Wingsuit Rules and Recommendations

Wingsuiting continues to gain in popularity every year. And why not? Sailing through the skies like a glider is a lot of fun! The discipline is attracting lots of jumpers, with a continual influx of new wingsuit flyers joining the ranks. However, not all news related to wingsuiting has been good news, and those who participate in the discipline continue to struggle in some areas, including:

  • Adhering to rules and regulations for cloud clearances
  • Exit procedures
  • Flying safe patterns that avoid aircraft and allow for landing at the drop zone landing area

Helping with Safety Day

For many, Safety Day—a day full of refresher training and important life-saving presentations—signals the start of the skydiving season. Like a bugler blaring reveille to signal a charge, a DZ announces Safety Day as a call to action. March 11 (although some DZs will select another date) is right around the corner, so you and your fellow coaches and instructors should already be helping your Safety and Training Advisor with plans for the day. more »

Frayed Risers

The owner of this Sun Path Javelin Odyssey noticed some fraying on the left reserve riser that looked similar to damage caused by contact with Velcro. However, there was no Velcro anywhere on the container. A senior rigger inspected the container and found that the rubber shrink wrap at the end of the cutaway cable housing was worn away and exposed the end of the housing, which had two small rough spots on its edge. These rough spots rubbed on the riser (which is part of the harness) and damaged the nylon. The cable housing was replaced with a factory replacement, but the harness was not damaged to the point where it needed to be replaced. Frequent inspections can help to identify worn or damaged components early and avoid more costly repairs in the future.

2-way Belly Star Exit

 

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Brought to you by Niklas Daniel and Brianne Thompson of AXIS Flight School at Skydive Arizona in Eloy. Photo by David Cherry. Information about AXIS' coaching and instructional services is available at axisflightschool.com. more »

Head Up Side Slides

 

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Brought to you by Niklas Daniel and Brianne Thompson of AXIS Flight School at Skydive Arizona in Eloy. Photo by David Cherry. Information about AXIS' coaching and instructional services is available at axisflightschool.com. more »

Container Lock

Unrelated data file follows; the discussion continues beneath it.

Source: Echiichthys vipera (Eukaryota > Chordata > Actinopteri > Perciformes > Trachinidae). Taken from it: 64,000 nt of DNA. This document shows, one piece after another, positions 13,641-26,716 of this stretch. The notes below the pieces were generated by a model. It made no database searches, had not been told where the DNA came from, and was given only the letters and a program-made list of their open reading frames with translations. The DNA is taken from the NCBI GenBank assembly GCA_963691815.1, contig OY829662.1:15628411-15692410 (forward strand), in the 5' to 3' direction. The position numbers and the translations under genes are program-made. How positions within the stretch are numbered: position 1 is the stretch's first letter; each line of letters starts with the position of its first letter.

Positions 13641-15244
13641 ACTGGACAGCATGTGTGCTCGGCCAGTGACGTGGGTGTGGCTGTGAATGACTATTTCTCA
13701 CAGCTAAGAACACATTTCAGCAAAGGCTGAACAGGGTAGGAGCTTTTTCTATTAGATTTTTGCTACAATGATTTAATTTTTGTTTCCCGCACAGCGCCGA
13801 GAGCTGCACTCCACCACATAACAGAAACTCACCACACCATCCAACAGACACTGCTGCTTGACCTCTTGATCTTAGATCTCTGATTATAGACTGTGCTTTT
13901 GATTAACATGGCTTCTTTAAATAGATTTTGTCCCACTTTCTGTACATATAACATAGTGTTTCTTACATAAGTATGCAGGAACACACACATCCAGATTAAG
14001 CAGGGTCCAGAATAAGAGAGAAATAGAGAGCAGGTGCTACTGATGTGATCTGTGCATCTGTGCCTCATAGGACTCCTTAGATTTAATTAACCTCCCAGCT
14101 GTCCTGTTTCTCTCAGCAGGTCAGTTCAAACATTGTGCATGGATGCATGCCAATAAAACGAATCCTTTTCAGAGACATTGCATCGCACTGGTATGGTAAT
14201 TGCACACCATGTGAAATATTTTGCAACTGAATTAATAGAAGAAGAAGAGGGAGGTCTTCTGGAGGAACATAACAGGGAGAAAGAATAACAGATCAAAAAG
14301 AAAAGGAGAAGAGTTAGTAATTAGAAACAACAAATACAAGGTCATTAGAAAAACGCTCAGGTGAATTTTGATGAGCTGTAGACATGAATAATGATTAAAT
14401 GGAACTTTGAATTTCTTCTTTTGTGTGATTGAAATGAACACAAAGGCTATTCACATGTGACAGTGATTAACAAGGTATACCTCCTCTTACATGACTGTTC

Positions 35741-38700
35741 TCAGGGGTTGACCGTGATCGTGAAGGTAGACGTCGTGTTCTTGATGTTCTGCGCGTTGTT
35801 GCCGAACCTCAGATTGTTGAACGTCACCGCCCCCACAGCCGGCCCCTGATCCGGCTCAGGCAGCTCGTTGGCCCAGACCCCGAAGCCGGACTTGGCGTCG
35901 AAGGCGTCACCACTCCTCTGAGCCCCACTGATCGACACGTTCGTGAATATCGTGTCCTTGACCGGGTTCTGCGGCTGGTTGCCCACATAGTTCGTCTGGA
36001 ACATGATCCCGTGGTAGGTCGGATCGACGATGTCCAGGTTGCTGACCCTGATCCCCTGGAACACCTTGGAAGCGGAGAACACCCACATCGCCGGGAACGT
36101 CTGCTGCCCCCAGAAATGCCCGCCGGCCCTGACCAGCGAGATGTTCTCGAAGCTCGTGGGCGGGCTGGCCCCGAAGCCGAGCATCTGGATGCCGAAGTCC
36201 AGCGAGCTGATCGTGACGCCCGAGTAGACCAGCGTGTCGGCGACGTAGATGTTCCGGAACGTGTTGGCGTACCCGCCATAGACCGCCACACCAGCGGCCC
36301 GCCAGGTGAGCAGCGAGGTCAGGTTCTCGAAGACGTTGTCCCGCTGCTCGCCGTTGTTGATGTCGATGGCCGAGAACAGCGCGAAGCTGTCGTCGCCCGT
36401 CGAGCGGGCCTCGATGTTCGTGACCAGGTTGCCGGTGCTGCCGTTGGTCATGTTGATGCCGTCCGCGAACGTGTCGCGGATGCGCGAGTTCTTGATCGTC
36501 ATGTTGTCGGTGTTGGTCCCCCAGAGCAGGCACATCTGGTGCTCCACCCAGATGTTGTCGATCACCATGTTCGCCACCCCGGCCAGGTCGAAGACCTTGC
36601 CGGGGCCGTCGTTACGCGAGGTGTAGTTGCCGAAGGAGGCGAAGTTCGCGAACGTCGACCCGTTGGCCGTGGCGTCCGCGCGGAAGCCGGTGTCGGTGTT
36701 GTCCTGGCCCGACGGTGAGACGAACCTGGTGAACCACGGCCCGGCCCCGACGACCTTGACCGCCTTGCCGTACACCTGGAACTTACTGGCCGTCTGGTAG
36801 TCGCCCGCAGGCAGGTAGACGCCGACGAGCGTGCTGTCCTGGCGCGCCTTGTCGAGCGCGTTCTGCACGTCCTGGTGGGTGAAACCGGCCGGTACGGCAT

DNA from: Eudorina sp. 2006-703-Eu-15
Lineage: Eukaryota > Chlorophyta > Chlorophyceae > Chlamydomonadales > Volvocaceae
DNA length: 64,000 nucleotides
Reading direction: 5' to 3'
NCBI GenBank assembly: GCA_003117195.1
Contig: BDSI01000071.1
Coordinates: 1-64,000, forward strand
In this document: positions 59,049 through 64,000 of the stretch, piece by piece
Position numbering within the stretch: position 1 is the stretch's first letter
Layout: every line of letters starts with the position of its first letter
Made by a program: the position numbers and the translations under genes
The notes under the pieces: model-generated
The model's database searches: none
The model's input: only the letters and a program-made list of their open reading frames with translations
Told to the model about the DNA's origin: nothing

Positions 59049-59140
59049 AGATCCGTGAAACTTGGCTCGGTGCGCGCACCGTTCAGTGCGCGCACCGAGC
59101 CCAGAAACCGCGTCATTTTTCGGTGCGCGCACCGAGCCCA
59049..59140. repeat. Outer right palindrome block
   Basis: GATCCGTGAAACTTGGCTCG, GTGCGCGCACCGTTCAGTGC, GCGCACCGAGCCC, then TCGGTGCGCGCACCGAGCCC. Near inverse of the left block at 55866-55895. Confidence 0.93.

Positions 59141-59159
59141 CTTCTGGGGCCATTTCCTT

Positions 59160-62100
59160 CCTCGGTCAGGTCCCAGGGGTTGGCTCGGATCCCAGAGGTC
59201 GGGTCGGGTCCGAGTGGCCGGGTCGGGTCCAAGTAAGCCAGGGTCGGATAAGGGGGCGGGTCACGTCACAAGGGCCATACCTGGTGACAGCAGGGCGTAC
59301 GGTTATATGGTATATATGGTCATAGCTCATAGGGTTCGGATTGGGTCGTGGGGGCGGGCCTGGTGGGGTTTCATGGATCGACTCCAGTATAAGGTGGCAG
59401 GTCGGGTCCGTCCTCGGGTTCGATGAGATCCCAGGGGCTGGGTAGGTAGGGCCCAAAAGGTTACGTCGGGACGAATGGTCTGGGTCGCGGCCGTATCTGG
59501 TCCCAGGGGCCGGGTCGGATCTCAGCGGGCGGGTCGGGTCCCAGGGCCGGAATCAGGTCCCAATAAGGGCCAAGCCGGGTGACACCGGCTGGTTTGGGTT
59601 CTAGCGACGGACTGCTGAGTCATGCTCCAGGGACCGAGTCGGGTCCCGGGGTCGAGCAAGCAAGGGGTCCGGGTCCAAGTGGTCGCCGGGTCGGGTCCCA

A jumper experienced a pilot-chute-in-tow malfunction after the stitching that held the main closing pin to the bridle failed. Consequently, the main closing pin remained in place after the pilot chute inflated. The jumper performed emergency procedures and landed uneventfully under the reserve parachute. To avoid this situation, frequently inspect your main bridle's pin-attachment point to ensure that the stitching and webbing are in airworthy condition.

Demonstrating Good Sense

Skydivers have to demonstrate a variety of skills and knowledge to earn the USPA PRO rating, which many of the public demonstration jumps conducted around the country each year require. Jumpers must train to jump with smoke and flags, learn to file a request for authorization with the local Federal Aviation Administration Flight Standards District Office, complete 10 accuracy jumps and demonstrate proficiency in many other ways. But one of the most important attributes that every PRO jumper must have is not on the test: knowing when to say no and call off a demo jump. more »

Christmas Cameras

So Santa dropped a shiny new GoPro under the tree, and you are just dying to start jumping with it, right? Well, dying to jump with it could literally be the case, so be sure you are ready for the added challenges before you slap that thing on your helmet on the first warm day of the season. Jumping with a video camera involves challenges, many of which are not obvious to those who decide to start jumping with one. USPA recommends that anyone jumping with a camera hold at least a USPA C license (200 jumps), but jump numbers are not the only consideration. Before you start, check out Section 6-8 of the Skydiver’s Information Manual, which includes lots of helpful information. more »

MFS Block 1 - Double 69

 

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Brought to you by Niklas Daniel and Brianne Thompson of AXIS Flight School at Skydive Arizona in Eloy. Photos by David Cherry. Information about AXIS' coaching and instructional services is available at axisflightschool.com. more »

Misassembled Reserve Soft Links

During a routine reserve canopy and container inspection and repack, a Federal Aviation Administration Master Rigger discovered that all of the soft links used to attach the reserve canopy’s suspension lines to the four risers were assembled incorrectly. The looped end of the soft link was slipped over the metal loop but had not first passed through the other end of the soft link and formed a lark’s head locking loop around the metal ring. Without the security of the lark’s head locking the assembly together, a soft link can come apart because the metal ring can easily slip through the loop. more »